|Credit Rating||An opinion regarding the creditworthiness of an entity, a security or financial instrument, or an issuer of securities or financial instruments, using an established and defined ranking system of rating categories.|
|Creditor||A credit provider that is owed debt obligations by a debtor.|
|Default||A default occurs when: 1.) The Borrower is unable to repay its debt obligations in full; 2.) A credit-loss event such as charge-off, specific provision or distressed restructuring involving the forgiveness or postponement of obligations; 3.) The borrower is past due more than X days on any debt obligations as defined in the transaction documents; 4.) The obligor has filed for bankruptcy or similar protection from creditors.|
|Floating Interest||An interest rate that changes as the repo or reference rate changes.|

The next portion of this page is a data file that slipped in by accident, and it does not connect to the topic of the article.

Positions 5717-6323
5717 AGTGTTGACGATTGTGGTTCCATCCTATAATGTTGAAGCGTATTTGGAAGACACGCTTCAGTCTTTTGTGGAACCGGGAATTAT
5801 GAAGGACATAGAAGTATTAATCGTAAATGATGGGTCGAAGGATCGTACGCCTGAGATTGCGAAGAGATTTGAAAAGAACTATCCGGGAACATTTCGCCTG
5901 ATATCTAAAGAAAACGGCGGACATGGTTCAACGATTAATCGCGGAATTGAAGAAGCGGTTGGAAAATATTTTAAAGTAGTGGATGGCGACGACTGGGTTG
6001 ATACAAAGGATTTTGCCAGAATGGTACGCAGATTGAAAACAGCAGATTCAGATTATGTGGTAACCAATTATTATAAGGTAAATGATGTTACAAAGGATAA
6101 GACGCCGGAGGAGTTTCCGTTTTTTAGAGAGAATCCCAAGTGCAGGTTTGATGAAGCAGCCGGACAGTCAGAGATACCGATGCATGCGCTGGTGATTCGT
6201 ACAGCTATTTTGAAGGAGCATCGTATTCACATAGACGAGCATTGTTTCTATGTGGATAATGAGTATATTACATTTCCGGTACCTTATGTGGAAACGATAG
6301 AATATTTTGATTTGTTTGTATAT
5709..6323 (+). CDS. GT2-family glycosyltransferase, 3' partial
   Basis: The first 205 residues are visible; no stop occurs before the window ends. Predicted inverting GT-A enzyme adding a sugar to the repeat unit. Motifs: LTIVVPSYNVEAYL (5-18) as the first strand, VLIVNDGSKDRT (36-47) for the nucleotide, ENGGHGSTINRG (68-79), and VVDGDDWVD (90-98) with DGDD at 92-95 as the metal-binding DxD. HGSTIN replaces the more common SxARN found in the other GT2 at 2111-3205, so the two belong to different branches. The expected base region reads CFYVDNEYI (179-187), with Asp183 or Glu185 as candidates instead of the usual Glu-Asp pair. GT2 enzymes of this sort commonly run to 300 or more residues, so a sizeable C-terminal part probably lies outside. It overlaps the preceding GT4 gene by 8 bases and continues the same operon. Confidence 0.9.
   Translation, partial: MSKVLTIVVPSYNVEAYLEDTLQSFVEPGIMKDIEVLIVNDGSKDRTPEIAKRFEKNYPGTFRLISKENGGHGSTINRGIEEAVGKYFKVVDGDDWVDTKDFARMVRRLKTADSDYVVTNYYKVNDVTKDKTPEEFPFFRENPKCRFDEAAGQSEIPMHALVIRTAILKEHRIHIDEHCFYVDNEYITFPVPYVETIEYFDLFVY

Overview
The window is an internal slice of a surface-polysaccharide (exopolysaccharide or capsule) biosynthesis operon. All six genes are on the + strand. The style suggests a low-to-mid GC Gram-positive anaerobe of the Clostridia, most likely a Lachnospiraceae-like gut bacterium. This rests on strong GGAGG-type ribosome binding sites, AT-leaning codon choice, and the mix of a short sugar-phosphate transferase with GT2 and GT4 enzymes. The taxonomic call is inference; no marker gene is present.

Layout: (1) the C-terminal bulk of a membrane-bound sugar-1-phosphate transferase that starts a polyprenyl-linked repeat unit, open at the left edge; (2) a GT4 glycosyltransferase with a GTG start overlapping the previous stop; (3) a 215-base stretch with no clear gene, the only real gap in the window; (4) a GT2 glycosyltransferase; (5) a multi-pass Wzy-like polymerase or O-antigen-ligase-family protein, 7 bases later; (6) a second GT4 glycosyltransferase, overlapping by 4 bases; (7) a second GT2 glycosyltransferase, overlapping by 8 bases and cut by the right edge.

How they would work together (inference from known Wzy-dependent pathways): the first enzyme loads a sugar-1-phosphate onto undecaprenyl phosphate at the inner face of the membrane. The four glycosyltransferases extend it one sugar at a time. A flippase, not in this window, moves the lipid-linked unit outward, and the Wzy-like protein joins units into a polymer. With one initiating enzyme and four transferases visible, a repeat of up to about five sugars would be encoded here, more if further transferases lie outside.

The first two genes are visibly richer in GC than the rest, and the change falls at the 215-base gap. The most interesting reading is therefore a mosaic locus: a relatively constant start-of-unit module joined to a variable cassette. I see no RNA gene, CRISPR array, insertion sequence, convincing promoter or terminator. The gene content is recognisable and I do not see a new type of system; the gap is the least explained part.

|International Scale Rating LC||International local currency (International LC) ratings measure the likelihood of repayment in the currency of the jurisdiction in which the issuer is domiciled. Therefore, the rating does not take into account the possibility that it will not be able to convert local currency into foreign currency or make transfers between sovereign jurisdictions.|
|Issuer||The party indebted or the person making repayments for its borrowings.|
|Lease||Agreement or temporary use and enjoyment of a corporeal thing (movable or immovable property) the whole or part thereof for rent. The essential elements of a contract of lease are: 1.) Undertaking of lessor to give the lessee the use and enjoyment of something; 2.) Agreement between the lessor and lessee that the lessee’s right to use and enjoyment is temporary; and 3.) Lessee’s undertaking to pay a sum or rent.|